I grew up in the northeastern united States — Philly, New York. I think a lot of people feel disconnected from the larger cultures and tribes these days — nation, state, even religion. And a lot of subcultures form, as people try to find or create some kind of community. Usually with mixed success, but that’s really what I know from my personal experience so it’s what I wanted to write about — the culture of the outsider. Party at the World’s End is on that way a very American, counter culture myth.
What inspired you to write Party At The World’s End (Book 1 of the Fallen Cycle)?
Although I don’t consider it a true sequel, the style is too different, it still follows from my first novel Join My Cult! That was published by New Falcon, publisher of Timothy Leary, Robert Anton Wilson, various notables from the counterculture or psychedelic fringe.I learned a lot more about what I wanted to do, what I shouldn’t do, identified things I wanted to improve at as a writer, and so on from JMC!, and that’s really how this book started. But that was ten years ago. In the process I’ve serialized individual arcs as small press releases and through crowd sourcing. I wrote a screenplay version with co- writer J F Stackhouse which for optioned but ultimately never shot. I used that screenplay to inform one of the major rewrites of the previous edition. It’s been through a lot of editorial and rewrites to be sure.
Eventually I started to build up ideas –symbolic images, characters, story elements — that go beyond the scope of this first book, and that’s when I decided it was time to really consolidate all that serialized stuff — Fallen Nation, 404 Documents, Words of Traitors — get it in one volume. Then I could really dig into the next book with a clear conscience.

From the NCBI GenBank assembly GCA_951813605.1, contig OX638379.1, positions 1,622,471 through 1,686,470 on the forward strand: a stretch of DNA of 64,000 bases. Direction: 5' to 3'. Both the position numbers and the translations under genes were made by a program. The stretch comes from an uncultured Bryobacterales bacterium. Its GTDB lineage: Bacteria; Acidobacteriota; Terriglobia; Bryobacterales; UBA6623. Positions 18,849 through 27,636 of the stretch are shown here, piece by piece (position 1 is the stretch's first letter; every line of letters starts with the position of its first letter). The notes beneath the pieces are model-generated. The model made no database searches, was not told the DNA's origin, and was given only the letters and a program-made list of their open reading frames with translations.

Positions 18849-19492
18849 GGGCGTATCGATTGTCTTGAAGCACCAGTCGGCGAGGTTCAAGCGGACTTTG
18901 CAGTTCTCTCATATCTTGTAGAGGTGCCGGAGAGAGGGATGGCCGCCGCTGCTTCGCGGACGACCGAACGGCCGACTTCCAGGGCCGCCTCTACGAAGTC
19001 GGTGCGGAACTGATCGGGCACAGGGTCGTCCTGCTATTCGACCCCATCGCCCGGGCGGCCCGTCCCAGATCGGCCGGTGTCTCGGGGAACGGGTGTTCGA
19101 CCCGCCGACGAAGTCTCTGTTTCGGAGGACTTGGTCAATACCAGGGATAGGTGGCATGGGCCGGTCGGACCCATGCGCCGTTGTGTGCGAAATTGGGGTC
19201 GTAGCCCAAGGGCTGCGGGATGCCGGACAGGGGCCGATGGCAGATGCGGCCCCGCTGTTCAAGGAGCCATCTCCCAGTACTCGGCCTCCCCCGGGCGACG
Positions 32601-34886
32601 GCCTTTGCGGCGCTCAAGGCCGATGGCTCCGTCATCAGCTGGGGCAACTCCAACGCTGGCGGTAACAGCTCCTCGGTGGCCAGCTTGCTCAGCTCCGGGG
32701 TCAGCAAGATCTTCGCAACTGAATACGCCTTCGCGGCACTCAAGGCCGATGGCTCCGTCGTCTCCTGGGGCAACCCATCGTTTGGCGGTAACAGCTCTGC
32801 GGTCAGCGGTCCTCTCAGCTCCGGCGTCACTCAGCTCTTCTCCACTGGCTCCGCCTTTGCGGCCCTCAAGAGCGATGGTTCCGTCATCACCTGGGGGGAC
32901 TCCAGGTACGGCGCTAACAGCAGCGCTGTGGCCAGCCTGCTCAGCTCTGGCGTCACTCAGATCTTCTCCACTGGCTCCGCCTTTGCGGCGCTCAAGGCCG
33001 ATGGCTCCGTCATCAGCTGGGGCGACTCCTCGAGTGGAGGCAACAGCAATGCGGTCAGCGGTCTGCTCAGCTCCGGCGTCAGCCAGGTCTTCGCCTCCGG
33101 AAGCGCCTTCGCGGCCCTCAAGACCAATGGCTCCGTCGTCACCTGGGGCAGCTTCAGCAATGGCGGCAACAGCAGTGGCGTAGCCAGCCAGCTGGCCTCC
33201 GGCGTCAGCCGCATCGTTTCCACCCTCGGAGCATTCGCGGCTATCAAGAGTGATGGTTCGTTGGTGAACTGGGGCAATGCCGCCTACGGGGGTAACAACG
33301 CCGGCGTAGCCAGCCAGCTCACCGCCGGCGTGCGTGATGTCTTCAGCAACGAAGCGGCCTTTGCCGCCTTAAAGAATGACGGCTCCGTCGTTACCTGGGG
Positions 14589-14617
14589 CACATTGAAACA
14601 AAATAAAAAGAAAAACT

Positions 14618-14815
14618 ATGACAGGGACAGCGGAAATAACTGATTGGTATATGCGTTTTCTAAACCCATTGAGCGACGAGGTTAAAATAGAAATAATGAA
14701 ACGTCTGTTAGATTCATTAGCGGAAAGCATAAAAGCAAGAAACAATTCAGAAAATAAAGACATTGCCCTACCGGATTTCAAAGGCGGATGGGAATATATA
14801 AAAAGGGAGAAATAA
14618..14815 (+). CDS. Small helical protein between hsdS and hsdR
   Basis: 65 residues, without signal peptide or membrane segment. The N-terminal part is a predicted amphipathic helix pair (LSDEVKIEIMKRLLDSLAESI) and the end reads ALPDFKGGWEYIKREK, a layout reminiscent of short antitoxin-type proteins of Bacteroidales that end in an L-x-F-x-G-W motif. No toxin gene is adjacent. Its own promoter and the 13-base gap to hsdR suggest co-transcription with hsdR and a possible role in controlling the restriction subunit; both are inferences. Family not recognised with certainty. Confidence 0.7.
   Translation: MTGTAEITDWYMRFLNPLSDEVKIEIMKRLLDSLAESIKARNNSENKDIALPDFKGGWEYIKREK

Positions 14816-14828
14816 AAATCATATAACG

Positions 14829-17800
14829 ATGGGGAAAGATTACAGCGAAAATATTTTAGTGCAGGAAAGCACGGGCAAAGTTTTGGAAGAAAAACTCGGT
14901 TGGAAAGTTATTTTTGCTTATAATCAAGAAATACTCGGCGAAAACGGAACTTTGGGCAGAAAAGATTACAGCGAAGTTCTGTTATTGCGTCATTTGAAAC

Do you have a specific writing style?
I think every book has different demands. You want to try to adapt everything, your process, what you read and watch, to that end. But that said, we’re more or less the same person and that can’t help but express itself. I think authors reveal a great deal of their subconscious–especially with fiction. So there’s an element of writing the same book over and again on a deep structure (in the sense Korzybski meant, I think), even if the surface is completely different. So much as style is a reflection of who we are, I’m sure I do have one. But it’s not conscious. Which is all the better — conscious style usually amounts to fashion.